The most fun we had on our trip to Cleveland, Ohio, last month was going inside the home where “A Christmas Story” was filmed. By now, I’m sure very few people haven’t seen the film, which has become a holiday classic featuring the young boy Ralphie and his dream of owning a Red Ryder BB gun.
The house located at 3159 W. 11th Street in Cleveland was used to film the exterior shots, while another home was used to film the interior scenes. However, the interior of the Cleveland home has been refurbished and furnished to appear like the one in the film. There’s even a cabinet to hide under like Ralphie’s little brother did in the movie.
Although we didn’t have time to take advantage of the opportunity, the home can also be rented for overnight stays.
The location of the house is now a compound, featuring the house, another home that serves as a gift shop and another small house that acts as a museum and houses movie props and memorabilia. All the buildings are open to the public year ’round. The Tremont neighborhood is an older community but, likely thanks to the influx of tourists, many of the surrounding homes are being refurbished.
Did you know “A Christmas Story,” based on a memoir by Jean Shepherd, was directed by an Alabama native? Bob Clark was the director of several popular films in the 1970s and ’80s, including “Porky’s” and the horror film, “Black Christmas.” There’s a bench located outside the Christmas Story house in Cleveland that was the place where Clark’s cameo in “Christmas Story” was filmed. Click here to read more about him.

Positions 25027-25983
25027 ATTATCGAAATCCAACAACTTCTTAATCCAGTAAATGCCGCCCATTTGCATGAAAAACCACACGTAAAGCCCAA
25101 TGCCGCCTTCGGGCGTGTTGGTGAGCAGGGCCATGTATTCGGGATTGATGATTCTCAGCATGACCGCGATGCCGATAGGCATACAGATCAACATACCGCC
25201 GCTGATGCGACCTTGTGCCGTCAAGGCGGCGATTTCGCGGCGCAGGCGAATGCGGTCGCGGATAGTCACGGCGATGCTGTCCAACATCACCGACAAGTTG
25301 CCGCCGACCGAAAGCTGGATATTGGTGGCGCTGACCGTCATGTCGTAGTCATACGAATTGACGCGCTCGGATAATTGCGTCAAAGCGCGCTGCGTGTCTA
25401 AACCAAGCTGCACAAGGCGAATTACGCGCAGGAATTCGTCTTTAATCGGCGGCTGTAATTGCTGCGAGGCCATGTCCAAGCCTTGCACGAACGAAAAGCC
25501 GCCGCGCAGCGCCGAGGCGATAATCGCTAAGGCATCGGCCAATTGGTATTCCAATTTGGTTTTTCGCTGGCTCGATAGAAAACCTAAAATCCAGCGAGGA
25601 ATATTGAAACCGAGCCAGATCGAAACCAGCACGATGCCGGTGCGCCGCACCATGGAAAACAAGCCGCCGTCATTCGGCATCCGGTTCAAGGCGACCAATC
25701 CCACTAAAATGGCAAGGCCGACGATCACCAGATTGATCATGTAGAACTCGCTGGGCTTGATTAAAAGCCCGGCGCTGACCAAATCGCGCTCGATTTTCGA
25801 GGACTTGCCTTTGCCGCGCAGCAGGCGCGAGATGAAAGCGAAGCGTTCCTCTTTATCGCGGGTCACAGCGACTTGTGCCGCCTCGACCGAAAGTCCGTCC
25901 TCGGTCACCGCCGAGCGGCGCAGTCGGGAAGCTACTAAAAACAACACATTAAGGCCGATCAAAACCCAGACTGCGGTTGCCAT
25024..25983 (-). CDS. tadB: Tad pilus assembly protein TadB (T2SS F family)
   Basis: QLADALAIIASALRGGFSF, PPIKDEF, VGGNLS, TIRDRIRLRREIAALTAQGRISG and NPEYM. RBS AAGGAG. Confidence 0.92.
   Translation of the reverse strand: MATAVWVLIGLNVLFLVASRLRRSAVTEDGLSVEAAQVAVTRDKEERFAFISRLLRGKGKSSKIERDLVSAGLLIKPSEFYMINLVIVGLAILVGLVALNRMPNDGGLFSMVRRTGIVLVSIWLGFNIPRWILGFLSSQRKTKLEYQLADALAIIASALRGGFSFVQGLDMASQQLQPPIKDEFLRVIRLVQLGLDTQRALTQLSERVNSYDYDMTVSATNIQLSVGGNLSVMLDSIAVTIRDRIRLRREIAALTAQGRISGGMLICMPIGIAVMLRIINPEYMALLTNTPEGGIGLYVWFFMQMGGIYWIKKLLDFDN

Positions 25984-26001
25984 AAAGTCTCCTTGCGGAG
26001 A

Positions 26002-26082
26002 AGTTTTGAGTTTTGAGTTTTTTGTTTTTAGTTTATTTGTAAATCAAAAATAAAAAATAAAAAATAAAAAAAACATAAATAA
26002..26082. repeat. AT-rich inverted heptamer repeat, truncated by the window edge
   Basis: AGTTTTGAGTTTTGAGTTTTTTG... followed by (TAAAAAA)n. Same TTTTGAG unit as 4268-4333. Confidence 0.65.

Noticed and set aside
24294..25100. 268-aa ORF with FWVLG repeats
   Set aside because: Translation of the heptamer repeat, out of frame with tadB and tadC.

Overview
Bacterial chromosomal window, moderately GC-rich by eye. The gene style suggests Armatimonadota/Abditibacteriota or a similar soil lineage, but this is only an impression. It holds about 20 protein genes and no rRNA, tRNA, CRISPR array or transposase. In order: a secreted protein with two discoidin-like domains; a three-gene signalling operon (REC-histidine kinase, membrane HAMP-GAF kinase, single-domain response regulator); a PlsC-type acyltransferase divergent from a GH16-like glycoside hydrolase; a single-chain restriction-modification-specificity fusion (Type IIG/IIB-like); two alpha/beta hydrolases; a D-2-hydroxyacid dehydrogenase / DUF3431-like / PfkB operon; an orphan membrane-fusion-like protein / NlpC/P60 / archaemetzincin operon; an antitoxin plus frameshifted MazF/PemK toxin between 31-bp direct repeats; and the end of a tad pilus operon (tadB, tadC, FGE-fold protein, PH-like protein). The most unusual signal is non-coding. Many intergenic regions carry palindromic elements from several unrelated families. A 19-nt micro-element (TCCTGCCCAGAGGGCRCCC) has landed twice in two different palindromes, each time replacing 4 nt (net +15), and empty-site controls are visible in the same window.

About the house
The modest two-story home was built circa-1895. In 2004, the house was put up for sale on eBay and Brian Jones, a San Diego businessman and fan of the movie, bought it for $150,000. He used proceeds from his business, the Red Rider Leg Lamp Company, which manufactures replicas of the iconic leg lamp from the film.
Because the home had been modified over the years, a lot of work was required to return the exterior to its original appearance. Inside, Jones turned the home into a replica of the home in the movie, as close as he could, anyway. Although this home was not used for interior shots, it is furnished like the home in the movie. Then Jones bought two other homes in the neighborhood for the shop and museum.
The website for the house says, “Directly across the street from the house is the official A Christmas Story House Museum, which features original props, costumes and memorabilia from the film, as well as hundreds of rare behind-the-scenes photos. Among the props and costumes are the toys from the Higbee’s (department store) window, Randy’s snowsuit, the chalkboard from Miss Shields’ classroom and the family car.
Proceeds from the shop and museum go toward maintaining the house.
The Rowley Inn
I was kind of fascinated by a little place called the Rowley Inn a few houses down on the corner. I wondered why there was a business in a residential neighborhood. It turned out to be a pub that had been in business in that spot since 1906. When I looked it up when I got home, I learned it has a connection to the Christmas Story house.
Its website says, “The Rowley Inn was, in our opinion, a very integral part of the filming of the movie ‘A Christmas Story’ due to in part our location. We are located across the street from the famed house and would like to think that if ‘the old man’ were to drink somewhere, it would be here. During the filming the upstairs of the building served as a location for make-up and wardrobe, and the bar served as a location for post-filming meetings. Many extras in the movie were patrons who regularly frequented the bar and were there at a minute’s notice when someone was needed, and several even still live in the neighborhood.”